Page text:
Befogging the brainBMJ 1994; 308 doi: https://doi.org/10.1136/bmj.308.6930.725a (Published 12 March 1994) Cite this as: BMJ 1994;308:725
- B Dixon
I've just returned from a round trip on the M25 around London, a total distance of 100 miles (160 km) or so from junction 16 to junction 28, which I negotiate at least once each week. It was foggy, exceedingly foggy in places, while elsewhere there were patches of mere mist and several areas with clear air.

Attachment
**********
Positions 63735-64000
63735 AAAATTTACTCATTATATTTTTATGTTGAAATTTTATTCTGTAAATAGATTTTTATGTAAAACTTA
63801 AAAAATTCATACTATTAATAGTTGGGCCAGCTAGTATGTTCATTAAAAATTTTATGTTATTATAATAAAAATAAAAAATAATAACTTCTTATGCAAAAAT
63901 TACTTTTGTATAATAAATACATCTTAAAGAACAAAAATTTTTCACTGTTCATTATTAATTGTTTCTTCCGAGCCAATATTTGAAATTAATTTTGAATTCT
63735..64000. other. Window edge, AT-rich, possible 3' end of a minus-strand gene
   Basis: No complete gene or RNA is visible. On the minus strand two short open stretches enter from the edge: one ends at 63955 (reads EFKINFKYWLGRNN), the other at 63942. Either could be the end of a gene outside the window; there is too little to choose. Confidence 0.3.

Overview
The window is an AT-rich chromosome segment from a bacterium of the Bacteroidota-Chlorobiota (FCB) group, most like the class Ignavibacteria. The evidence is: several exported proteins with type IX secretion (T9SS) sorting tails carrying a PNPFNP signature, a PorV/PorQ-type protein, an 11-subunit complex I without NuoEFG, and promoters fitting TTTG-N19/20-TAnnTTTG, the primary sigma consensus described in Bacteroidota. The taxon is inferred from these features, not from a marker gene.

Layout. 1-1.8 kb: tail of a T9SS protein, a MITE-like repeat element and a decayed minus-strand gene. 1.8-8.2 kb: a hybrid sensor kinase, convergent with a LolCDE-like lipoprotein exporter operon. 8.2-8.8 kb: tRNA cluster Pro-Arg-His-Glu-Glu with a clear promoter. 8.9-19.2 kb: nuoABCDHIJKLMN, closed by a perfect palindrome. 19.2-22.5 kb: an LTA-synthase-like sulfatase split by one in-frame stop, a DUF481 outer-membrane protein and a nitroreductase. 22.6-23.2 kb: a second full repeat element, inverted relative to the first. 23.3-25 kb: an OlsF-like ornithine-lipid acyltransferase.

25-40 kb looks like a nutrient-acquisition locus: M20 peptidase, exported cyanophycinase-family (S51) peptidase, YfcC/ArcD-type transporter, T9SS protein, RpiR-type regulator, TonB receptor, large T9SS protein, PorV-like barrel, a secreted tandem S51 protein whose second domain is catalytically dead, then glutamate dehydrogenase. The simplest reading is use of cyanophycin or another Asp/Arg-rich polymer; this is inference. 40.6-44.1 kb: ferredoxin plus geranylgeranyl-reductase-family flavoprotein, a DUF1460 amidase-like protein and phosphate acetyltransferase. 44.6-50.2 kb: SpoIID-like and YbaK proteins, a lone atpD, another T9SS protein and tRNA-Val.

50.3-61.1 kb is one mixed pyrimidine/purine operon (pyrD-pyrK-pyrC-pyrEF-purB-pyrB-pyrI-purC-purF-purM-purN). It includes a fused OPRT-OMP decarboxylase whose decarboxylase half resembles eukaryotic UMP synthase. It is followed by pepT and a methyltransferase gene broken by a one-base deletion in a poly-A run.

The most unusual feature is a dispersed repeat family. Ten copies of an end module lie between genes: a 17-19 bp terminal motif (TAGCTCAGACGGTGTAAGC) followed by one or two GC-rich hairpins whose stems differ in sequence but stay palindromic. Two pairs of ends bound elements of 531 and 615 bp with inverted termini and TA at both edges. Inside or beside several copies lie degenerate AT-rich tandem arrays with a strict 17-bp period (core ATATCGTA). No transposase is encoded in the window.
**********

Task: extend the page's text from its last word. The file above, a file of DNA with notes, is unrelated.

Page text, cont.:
The motorway is well served with fog warning lights, and someone somewhere was obviously busy at the controls. The problem was this. The illumination of the signs bore only the most random relation to the density of the fog. There was warning after warning in regions of sunshine and clarity, yet nothing whatever amid murky areas with the poorest visibility of all. Occasionally the fog happened …